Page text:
So, if not to Christianize older material, why did Snorri write the Prose Edda? To what benefit did he see old lore to such a Christianized culture and society? Anthony Faulkes has words better than I on this, and I would like to close our discussion with them:

“Sagas and poetry on native subjects were not the only sorts of writing cultivated in Iceland. Literature of other kinds was penetrating the north from southern Europe. From early in the twelfth century at least, saints’ lives and other Latin works had been known and soon translated in Iceland. Stories of love and chivalry, like that of Tristram and Yseult, and ballads, were becoming known and popular in Scandinavia. It is likely that Snorri Sturluson, traditional aristocrat as he was, would have foreseen that the traditional poetry of the skalds was to be superseded on the one hand by the writing of prose sagas (an activity in which he himself engaged, ironically with greater success that his poetical compositions), and on the other by new kinds of poetry in different metres and on new themes. It seems that he wrote his Edda as a treatise on traditional skaldic verse to try to keep interest in it alive and to encourage young people to continue to compose in the traditional Scandinavian oral style, although in form the work itself is highly literary and owes much to the newly introduced tradition of Latin learned treatises.”(20)

In the end, it is difficult (if not impossible), to sort out what is “purely” Norse against what is Christian influence from his contemporary cultural environment. What we do know, however, was that Snorri gathered genuine Norse lore and, through a new form of expression, brought it into conversation with a Christian culture; he aimed to make old lore relevant to a new, Christianized society. And so, to answer your question, I would say that his personal background influenced him less than his society did, and that Christianity only dramatically influenced his work in terms of form and presentation. Even Snorri himself should have known that such lore once orally told never had a concrete, singular form; but his writing had to subject it to such stagnancy if it were to be preserved amid the influx of ‘foreign’ culture; his society was becoming more and more literate, and thus becoming less oral. He did what he felt necessary to promote and educate the new, younger generation in the old, traditional art form of skaldic poetry.

That said, he was not hostile to his contemporary society; he was not a pagan, nor was he promoting a resurgence in paganism. In fact, if anything truly influenced his writing of Norse myth, it was his purpose. His goal was not to create an objective history of Norse lore, but rather to make it useful to a new society. Even today, most historians do not find an objective history plausible. Historians create narratives from a chaotic past; we make stories out of scrambled evidence that we can relate to. Snorri was no different. He gathered scattered bits of tradition and brought them together into a narrative that himself and his contemporaries could better understand and appreciate.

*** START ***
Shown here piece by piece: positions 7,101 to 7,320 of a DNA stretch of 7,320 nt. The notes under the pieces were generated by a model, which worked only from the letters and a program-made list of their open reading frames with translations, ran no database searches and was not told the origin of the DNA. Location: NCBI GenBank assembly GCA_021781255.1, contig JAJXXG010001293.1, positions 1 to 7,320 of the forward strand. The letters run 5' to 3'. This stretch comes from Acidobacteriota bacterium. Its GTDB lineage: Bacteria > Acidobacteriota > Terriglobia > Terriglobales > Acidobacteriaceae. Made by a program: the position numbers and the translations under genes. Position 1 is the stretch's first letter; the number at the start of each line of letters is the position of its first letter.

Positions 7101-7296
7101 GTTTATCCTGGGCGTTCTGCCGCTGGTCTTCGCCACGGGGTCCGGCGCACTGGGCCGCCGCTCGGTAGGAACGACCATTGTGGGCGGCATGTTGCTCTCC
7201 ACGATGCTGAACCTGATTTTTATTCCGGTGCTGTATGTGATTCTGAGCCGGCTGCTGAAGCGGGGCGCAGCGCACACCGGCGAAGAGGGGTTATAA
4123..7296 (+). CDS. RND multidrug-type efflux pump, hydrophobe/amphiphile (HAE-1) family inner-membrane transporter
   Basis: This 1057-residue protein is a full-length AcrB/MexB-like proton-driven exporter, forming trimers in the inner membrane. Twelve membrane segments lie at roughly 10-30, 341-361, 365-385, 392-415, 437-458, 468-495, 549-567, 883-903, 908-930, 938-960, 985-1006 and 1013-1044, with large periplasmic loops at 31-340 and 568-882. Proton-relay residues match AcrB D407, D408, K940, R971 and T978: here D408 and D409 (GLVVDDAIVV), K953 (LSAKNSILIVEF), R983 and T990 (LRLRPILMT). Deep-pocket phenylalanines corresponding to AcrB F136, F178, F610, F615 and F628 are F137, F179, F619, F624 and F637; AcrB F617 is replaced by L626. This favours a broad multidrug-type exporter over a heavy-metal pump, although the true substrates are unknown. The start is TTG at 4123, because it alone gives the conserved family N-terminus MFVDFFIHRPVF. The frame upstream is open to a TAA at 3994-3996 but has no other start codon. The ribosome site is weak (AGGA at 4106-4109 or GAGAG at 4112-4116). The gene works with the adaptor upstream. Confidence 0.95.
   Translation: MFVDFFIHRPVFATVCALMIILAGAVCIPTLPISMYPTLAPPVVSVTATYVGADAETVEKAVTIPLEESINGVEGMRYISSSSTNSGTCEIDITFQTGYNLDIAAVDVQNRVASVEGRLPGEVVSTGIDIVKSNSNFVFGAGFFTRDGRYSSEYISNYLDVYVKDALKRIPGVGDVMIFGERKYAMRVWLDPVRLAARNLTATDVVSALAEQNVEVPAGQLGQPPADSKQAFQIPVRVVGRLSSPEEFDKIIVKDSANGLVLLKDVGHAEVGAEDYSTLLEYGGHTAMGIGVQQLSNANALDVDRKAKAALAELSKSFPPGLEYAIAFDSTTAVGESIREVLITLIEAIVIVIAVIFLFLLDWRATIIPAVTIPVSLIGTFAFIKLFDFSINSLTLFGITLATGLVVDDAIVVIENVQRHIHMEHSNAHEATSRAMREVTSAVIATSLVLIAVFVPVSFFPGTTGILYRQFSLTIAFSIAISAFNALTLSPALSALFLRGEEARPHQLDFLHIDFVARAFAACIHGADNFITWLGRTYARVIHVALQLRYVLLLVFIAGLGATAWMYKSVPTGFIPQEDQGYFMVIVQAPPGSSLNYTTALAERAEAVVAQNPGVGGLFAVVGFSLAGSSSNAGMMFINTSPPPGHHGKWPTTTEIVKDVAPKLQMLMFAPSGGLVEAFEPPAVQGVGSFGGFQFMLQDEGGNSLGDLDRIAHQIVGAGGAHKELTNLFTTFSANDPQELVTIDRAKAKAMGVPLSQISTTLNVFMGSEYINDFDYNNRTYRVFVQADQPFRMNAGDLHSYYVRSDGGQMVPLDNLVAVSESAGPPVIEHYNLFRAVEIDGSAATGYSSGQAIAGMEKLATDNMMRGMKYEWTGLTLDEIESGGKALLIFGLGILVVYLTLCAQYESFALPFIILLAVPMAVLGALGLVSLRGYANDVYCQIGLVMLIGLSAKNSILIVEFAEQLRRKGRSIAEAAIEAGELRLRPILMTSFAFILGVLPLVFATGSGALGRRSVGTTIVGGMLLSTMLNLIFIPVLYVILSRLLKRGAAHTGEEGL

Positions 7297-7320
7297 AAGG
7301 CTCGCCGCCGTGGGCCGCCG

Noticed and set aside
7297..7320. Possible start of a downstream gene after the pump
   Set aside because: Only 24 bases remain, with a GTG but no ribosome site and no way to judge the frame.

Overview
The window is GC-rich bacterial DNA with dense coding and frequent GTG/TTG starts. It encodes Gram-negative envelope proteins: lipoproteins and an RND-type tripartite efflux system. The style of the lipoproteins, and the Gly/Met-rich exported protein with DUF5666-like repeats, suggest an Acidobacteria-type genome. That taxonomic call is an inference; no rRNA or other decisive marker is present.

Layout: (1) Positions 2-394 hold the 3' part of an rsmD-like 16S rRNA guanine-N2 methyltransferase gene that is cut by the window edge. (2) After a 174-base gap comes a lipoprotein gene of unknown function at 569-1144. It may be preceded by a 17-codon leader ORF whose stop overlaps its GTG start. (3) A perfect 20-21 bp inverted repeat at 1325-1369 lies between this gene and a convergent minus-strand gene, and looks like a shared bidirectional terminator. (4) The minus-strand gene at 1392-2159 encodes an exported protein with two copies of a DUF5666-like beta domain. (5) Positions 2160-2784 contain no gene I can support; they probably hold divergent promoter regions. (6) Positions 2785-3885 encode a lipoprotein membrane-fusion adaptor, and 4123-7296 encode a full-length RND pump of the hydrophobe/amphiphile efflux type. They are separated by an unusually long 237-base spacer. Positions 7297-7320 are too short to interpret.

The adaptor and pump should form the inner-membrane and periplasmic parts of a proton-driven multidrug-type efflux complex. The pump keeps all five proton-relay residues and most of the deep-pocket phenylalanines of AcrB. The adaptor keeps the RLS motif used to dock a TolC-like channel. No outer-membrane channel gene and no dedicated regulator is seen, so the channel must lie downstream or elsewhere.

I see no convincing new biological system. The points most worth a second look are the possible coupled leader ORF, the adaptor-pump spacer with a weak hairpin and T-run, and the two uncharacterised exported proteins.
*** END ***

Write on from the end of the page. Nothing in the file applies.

Með vinsemd og virðingu,
(With friendliness and respect,)
— Fjorn


ENDNOTES:
1. Anthony Faulkes, “Snorri Sturluson: his life and work” (London: Viking Society for Northern Research), 1.
2. Ibid. Secular and religious (Christian) life were strongly intertwined in Iceland. The Church began to push for autonomy, but the secular ‘lords’ pushed back against them.
3. Ibid. He easily could have been, but our historical records do not show us enough to be confident in making such an assertion.
4. Ibid.
5. Ibid.
6. Ibid., 1, 3.
7. Ibid., 3.
8. Anthony Faulkes, “The influence of the Latin Tradition on Snorri Sturluson’s writings,” (London: Viking Society for Northern Research), 1.
9. Ibid.
10. Ibid., 2.
11. Ibid., 3-4.
12. Ibid., 5.
13. Anthony Faulkes, “Introduction,” in Edda (London: Everyman, 1995), xviii.
14. Faulkes, “The Influence of Latin Tradition…,” 7.
15. Gunnar Karlsson, The History of Iceland (Minneapolis: University of Minnesota Press, 2000), 38. Technically speaking, Ísleifr was the first, but he was “hardly more than a missionary bishop.” Ari Þorgilsson credits Gizurr as being the one who “laid down as law that the see of the bishop that was in Iceland should be at Skálholt, whereas before it had been nowhere…”
16. Ibid.
17. Ibid., 39.
18. Ibid., 41.
19. Ibid., 40.
20. Anthony Faulkes, “Introduction,” in Edda (London: Everyman, 1995), xiii.